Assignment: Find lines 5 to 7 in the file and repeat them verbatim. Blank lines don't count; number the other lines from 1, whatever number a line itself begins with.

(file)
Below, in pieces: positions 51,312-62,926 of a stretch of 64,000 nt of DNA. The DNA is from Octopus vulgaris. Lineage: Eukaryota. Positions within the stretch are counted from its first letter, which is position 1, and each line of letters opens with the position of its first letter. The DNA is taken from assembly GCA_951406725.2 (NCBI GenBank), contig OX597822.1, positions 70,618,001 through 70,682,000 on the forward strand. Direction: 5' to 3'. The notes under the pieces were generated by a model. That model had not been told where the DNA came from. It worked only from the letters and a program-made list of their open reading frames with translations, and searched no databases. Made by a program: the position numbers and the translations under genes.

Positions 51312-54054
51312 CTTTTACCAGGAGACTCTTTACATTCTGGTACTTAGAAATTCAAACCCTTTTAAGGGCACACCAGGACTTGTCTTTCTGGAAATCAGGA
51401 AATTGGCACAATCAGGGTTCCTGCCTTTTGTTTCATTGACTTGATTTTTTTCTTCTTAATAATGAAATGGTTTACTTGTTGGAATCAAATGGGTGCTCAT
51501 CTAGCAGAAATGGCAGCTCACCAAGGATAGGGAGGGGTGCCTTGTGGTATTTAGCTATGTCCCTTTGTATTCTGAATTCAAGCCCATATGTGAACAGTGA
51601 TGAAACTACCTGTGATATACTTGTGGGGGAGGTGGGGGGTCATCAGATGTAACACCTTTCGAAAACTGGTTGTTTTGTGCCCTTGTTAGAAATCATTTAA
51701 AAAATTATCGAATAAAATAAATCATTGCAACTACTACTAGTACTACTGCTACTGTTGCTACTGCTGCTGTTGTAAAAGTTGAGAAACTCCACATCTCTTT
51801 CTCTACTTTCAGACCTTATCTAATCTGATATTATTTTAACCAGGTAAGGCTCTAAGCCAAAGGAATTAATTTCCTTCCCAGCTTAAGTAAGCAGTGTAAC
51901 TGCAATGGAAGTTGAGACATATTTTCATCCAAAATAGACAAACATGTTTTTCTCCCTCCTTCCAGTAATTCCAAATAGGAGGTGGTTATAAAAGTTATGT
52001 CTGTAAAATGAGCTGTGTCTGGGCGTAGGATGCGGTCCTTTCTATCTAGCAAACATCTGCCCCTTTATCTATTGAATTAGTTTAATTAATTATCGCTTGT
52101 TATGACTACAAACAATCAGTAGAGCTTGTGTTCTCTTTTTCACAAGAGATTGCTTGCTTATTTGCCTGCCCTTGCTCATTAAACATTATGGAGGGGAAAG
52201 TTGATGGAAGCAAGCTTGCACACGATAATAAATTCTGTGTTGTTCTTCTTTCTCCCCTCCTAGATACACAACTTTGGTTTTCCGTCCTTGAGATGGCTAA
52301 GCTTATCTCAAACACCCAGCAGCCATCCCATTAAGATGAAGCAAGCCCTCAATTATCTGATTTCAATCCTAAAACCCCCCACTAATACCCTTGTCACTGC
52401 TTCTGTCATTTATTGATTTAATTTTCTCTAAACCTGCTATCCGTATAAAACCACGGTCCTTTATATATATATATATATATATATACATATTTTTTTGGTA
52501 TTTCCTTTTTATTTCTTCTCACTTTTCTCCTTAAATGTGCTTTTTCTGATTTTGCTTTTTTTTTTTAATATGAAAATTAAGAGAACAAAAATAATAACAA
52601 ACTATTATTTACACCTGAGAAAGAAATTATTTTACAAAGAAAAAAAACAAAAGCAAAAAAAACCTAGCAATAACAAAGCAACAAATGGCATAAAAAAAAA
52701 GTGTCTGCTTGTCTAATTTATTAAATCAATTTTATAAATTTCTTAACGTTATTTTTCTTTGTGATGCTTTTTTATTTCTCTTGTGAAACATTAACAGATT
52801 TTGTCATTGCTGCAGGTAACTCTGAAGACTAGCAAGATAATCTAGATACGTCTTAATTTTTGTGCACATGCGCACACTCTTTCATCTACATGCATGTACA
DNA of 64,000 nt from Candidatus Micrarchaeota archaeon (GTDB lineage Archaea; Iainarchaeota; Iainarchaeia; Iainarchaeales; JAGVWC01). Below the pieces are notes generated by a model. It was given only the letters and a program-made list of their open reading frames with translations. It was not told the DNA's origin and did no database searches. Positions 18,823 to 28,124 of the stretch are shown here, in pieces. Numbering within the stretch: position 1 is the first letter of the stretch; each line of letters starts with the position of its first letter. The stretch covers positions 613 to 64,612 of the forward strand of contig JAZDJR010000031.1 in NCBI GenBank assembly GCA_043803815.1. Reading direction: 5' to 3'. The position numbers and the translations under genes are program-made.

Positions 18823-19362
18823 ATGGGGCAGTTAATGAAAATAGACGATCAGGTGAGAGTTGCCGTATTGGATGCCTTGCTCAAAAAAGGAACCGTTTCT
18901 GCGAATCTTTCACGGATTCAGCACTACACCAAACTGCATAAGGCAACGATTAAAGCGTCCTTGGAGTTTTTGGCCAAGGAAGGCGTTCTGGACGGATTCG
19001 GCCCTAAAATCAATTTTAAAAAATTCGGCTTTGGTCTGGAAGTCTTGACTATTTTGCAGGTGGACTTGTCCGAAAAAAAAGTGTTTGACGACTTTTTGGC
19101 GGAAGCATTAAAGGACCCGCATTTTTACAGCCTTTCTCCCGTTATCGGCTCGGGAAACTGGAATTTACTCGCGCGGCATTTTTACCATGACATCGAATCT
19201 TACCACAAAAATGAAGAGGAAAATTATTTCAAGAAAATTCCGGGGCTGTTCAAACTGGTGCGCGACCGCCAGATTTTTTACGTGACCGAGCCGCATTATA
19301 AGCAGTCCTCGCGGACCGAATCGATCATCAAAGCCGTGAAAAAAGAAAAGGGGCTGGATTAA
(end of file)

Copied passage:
51501 CTAGCAGAAATGGCAGCTCACCAAGGATAGGGAGGGGTGCCTTGTGGTATTTAGCTATGTCCCTTTGTATTCTGAATTCAAGCCCATATGTGAACAGTGA
51601 TGAAACTACCTGTGATATACTTGTGGGGGAGGTGGGGGGTCATCAGATGTAACACCTTTCGAAAACTGGTTGTTTTGTGCCCTTGTTAGAAATCATTTAA
51701 AAAATTATCGAATAAAATAAATCATTGCAACTACTACTAGTACTACTGCTACTGTTGCTACTGCTGCTGTTGTAAAAGTTGAGAAACTCCACATCTCTTT